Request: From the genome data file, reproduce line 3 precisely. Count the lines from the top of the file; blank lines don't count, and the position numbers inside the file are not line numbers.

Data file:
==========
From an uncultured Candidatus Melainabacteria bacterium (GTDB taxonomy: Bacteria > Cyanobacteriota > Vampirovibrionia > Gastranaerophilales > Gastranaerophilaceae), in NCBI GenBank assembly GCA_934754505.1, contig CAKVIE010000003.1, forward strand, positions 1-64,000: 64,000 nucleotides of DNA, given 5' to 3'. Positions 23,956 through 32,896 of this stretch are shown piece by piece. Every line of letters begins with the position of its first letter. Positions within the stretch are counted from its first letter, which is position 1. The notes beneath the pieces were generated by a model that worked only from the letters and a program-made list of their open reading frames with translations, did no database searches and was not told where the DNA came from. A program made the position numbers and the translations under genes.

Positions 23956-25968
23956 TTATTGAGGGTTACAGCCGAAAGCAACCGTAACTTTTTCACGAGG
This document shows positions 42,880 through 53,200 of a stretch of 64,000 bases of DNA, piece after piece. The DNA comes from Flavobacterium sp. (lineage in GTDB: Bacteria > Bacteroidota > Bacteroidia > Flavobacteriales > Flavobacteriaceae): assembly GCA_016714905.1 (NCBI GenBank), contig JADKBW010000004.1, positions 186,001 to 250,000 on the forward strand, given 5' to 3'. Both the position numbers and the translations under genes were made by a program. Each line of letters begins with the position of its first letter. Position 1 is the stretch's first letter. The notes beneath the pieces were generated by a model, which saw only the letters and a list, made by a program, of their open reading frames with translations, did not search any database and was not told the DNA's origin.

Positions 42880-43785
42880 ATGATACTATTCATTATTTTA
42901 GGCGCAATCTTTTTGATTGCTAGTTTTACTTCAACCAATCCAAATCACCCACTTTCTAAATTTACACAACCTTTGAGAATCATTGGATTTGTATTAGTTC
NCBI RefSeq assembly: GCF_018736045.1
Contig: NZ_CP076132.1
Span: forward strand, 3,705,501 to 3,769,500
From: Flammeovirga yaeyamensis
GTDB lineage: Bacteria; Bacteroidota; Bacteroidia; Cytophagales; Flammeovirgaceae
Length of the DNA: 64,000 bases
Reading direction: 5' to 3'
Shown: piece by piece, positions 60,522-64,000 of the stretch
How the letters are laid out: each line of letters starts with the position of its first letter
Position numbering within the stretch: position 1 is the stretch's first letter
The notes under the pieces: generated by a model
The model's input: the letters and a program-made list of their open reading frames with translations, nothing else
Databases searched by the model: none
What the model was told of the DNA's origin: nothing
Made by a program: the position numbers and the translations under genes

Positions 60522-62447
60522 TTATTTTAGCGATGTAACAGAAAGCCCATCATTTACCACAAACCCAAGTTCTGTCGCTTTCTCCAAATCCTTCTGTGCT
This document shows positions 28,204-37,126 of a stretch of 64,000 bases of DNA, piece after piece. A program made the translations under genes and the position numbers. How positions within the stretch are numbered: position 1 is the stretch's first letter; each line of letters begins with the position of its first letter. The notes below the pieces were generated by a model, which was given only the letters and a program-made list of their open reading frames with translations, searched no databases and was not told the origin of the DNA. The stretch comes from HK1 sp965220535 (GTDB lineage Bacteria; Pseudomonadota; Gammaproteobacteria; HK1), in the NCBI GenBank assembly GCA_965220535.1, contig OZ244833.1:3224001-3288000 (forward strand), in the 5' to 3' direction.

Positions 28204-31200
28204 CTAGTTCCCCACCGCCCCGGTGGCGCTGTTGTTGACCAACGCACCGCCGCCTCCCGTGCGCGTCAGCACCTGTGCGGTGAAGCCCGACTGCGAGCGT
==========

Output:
23956 TTATTGAGGGTTACAGCCGAAAGCAACCGTAACTTTTTCACGAGG